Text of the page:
"En Pollando, poloj parolas la polan."

Translation:In Poland, Poles speak Polish.

May 31, 2015

34 Comments


https://www.duolingo.com/profile/KevanSF

I'm confused. Why does "Poland" need two l's in Esperanto while Poles and Polish are fine with just one? In other words, why the inconsistency?

May 31, 2015

https://www.duolingo.com/profile/dvaoeu

"Pollando" is made from two words. "Polo" + "Lando" = "Pololando". The o is often dropped in Esperanto if it makes the word easier to say.

May 31, 2015

https://www.duolingo.com/profile/memyself9

but why is it "polo" and "pollando" and not "polo" and "polio" like the rest?

July 10, 2015

https://www.duolingo.com/profile/Sandlicker

I can't say why Polujo is not used, but I imagine that people would want to avoid giving a country the same name as a disease. (Poliomyelitis is called "polio" in many European languages)

October 21, 2015

https://www.duolingo.com/profile/dvaoeu

Sorry, I don't know why pollando is used. In fact, "polio" is sometimes used, as is "polujo". The following websites list all three:

https://eo.wikipedia.org/wiki/Pollando

https://en.wiktionary.org/wiki/Pollando

http://vortaro.net/#polo

http://esperanto-panorama.net/vortaro/eoen.htm

http://www.reta-vortaro.de/revo/art/pol.html

(I may have gone a little overboard with the links.) "Pollando" does seem to be the most commonly used word of the three, though.

July 25, 2015

https://www.duolingo.com/profile/AaronKurz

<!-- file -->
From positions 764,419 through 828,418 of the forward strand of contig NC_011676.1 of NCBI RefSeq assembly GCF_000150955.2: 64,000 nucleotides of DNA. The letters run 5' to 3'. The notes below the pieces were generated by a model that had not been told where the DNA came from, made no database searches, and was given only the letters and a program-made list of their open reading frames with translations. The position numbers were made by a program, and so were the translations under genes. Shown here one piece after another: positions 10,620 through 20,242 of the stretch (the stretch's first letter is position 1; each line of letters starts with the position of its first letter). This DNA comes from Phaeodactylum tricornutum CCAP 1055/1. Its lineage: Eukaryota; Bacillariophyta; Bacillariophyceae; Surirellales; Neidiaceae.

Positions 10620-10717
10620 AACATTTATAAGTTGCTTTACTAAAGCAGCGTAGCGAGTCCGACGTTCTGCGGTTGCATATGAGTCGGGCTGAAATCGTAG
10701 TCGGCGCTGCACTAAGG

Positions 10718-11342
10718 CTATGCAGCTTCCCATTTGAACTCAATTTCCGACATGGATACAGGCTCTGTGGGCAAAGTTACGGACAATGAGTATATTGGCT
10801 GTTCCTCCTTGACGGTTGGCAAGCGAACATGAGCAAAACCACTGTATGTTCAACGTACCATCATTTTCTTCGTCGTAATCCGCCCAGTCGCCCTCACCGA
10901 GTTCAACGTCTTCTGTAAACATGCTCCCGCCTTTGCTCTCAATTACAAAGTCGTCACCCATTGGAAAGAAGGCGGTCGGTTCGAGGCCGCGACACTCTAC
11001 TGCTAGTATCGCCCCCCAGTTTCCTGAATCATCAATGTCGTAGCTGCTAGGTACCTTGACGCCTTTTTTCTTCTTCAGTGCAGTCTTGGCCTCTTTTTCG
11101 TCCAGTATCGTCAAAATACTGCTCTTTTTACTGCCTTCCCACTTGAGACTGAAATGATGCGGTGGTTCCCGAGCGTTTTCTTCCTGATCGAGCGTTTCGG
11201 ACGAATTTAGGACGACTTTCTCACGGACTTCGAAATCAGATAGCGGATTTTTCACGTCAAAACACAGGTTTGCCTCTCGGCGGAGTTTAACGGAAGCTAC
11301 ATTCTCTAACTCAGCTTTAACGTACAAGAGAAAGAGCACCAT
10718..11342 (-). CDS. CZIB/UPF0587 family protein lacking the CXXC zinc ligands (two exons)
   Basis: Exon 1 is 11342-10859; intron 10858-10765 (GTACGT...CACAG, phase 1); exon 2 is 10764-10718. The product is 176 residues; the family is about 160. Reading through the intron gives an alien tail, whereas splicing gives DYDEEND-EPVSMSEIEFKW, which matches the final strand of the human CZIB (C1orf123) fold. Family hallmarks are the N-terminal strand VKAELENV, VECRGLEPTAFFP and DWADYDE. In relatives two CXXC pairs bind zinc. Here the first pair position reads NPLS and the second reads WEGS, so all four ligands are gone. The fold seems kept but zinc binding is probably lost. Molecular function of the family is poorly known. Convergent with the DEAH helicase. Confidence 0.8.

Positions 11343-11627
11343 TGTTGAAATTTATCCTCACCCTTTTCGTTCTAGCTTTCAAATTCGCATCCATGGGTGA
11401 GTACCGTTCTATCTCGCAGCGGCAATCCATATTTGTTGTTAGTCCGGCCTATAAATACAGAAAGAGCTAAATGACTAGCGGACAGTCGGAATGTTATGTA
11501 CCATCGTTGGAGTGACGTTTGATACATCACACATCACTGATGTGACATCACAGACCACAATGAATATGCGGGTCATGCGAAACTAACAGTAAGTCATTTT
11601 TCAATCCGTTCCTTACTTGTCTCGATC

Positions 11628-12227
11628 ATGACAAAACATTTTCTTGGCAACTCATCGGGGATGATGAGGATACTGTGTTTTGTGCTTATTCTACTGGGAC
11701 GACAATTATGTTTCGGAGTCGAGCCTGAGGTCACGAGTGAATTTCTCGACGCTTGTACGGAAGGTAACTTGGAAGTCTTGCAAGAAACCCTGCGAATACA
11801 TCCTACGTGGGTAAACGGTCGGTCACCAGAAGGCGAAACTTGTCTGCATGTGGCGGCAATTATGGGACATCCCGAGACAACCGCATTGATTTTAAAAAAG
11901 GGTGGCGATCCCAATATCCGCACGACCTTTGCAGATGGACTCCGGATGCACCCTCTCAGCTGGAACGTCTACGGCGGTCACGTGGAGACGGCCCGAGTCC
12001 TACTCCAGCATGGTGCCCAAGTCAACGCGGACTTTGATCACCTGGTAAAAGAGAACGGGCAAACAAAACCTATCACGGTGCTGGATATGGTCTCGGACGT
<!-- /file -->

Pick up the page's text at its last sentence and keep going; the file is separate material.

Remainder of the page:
I think I'll stick to polio.... If there is just the slightest chance that the regular form is possible I'm going to use it! I mean the speakers are the ones forming the language :)

February 15, 2016

https://www.duolingo.com/profile/Sabyasachi328940

But Polio is also a disease, a very serious disease that kills and maims little children. Better to avoid using it as name for a country especially when the Poles prefer Poland.

July 6, 2018

https://www.duolingo.com/profile/breezecccp

I agree with you. Polio/Polujo are formed in a regular way.

May 10, 2019

https://www.duolingo.com/profile/TonioVeju

The word ending describes where the name was derived from.

en:Japan, Japanese (people) eo:Japanio, Japanoj

In this case, the country is named after the people. Japan- is the root. The country has the -io suffix, while the people have the simple noun -o suffix (pluralized here).

en:America (USA), American (people) eo:Usono, Usonanoj

In this case, the people are named after the country. The root is Uson-. The country has the simple noun -o suffix, while the people have the -ano suffix (pluralized here). You can further break this down: Usona (adjective form), Usonan (accusative adjective), Usonano (accusative adjective nominalized).

en:Poland, Poles/Polish (people) eo:Pollando, Poloj

In the third case, the name of the country is derived from the name of the people in a slightly different way. Pol- is the root. The people have the -o simple noun suffix. The country, however, has -land- in the middle (with the simple noun suffix -o). We know from this module that land- refers to country, so Pol-land-o may be read "country of the Poles".

April 13, 2019

https://www.duolingo.com/profile/pwn_

Thanks for this, I would have (wrongly) figured it was just a long consonant sound or something.